Here's another way the markets are not like the real world: in the markets, the B word is worse than the C word. So much worse!
C is for Correction, a sharp drop in prices, with a defined ending and a recovery.
B, on the other hand, is for bear market, a long-term drop, with no obvious end.
Here's a short video explaining the difference:
Right now it looks as though we are in correction territory. We've had a sharp drop — a very sharp drop — but it doesn't feel like that relentless, long-term slide that we were on back in 2008, where day after day it just got worse and worse. In fact, today the market is up, prices appear to have stabilized in most markets (China is a notable exception), and most commentators are cautiously optimistic. Few are using the B word. Instead, they're pointing to health of the U.S. economy, and the upward growth trajectories of the large economies in Europe.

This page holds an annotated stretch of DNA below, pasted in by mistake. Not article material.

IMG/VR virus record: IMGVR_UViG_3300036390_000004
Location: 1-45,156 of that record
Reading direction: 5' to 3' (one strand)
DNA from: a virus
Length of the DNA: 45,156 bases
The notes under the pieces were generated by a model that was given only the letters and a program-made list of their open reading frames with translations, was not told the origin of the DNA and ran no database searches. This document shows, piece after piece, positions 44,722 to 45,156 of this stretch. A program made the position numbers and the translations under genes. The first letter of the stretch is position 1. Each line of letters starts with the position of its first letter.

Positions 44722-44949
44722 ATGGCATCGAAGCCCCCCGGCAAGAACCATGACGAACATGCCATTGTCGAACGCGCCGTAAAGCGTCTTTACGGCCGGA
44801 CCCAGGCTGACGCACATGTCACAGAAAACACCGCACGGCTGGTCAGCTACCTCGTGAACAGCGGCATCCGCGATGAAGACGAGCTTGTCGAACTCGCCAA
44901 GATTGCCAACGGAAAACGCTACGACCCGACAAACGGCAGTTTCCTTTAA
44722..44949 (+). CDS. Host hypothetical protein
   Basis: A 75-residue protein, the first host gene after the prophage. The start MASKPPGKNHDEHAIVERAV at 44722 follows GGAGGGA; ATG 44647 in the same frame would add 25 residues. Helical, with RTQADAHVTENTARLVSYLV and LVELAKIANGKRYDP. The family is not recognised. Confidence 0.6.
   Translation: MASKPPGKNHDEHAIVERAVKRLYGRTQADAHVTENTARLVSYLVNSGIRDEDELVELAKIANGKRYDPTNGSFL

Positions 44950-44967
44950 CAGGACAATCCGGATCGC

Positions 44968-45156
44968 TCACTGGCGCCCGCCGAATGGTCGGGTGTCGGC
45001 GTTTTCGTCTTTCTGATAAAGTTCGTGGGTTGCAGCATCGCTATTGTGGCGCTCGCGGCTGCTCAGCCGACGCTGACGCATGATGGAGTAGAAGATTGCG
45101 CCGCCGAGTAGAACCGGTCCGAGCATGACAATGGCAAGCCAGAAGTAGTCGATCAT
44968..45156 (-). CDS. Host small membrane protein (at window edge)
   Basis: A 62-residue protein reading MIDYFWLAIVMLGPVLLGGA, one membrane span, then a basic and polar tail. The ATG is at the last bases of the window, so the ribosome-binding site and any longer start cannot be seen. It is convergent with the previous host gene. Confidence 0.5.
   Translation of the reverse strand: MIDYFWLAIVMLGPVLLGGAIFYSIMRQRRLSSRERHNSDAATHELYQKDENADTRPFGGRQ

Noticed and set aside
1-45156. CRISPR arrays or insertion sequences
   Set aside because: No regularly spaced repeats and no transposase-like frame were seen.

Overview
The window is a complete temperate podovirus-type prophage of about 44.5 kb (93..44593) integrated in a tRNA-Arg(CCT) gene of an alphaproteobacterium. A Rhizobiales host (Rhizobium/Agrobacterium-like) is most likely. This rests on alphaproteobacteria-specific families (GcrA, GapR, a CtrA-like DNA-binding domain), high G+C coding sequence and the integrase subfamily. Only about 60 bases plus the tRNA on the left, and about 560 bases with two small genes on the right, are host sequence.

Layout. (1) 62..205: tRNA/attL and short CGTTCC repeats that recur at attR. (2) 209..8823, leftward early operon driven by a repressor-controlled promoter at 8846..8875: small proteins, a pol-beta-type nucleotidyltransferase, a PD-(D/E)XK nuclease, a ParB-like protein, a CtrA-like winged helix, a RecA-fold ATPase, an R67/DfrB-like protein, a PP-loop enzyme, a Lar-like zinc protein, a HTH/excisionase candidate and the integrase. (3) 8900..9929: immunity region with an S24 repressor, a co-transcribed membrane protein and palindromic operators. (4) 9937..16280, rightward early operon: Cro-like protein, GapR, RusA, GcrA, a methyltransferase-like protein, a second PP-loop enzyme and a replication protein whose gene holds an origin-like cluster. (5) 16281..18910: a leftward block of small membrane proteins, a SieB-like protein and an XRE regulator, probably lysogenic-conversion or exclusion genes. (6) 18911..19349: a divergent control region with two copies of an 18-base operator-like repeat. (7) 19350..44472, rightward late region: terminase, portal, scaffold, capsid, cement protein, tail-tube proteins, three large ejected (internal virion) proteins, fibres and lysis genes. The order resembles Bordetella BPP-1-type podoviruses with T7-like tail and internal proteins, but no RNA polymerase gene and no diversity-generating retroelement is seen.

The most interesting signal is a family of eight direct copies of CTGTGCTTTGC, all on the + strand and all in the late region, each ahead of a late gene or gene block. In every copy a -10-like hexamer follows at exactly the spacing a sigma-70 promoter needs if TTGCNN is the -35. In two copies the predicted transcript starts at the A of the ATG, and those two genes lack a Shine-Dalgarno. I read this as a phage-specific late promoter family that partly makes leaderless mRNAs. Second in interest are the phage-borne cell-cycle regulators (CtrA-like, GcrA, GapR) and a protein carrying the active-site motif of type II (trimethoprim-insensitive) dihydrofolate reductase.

But that doesn't mean we're out of the woods. The situation in China is unstable, and China is one of the biggest economies in the world. If things go really bad there, it will have enormous ripple effects, and it will definitely affect the U.S. economy. But even with the Chinese government's inept futzing with its currency and its banks, and even with the meltdown in the Chinese stock market, the country is still projected to grow at around 6.7 percent this year. That's not as good as the 7 percent China would prefer, but it's hardly a bearish forecast.
So for now, call it a correction. But keep your weapon clean and your bear ammo close. Just in case.
For more analysis, check out Paddy's live blog:
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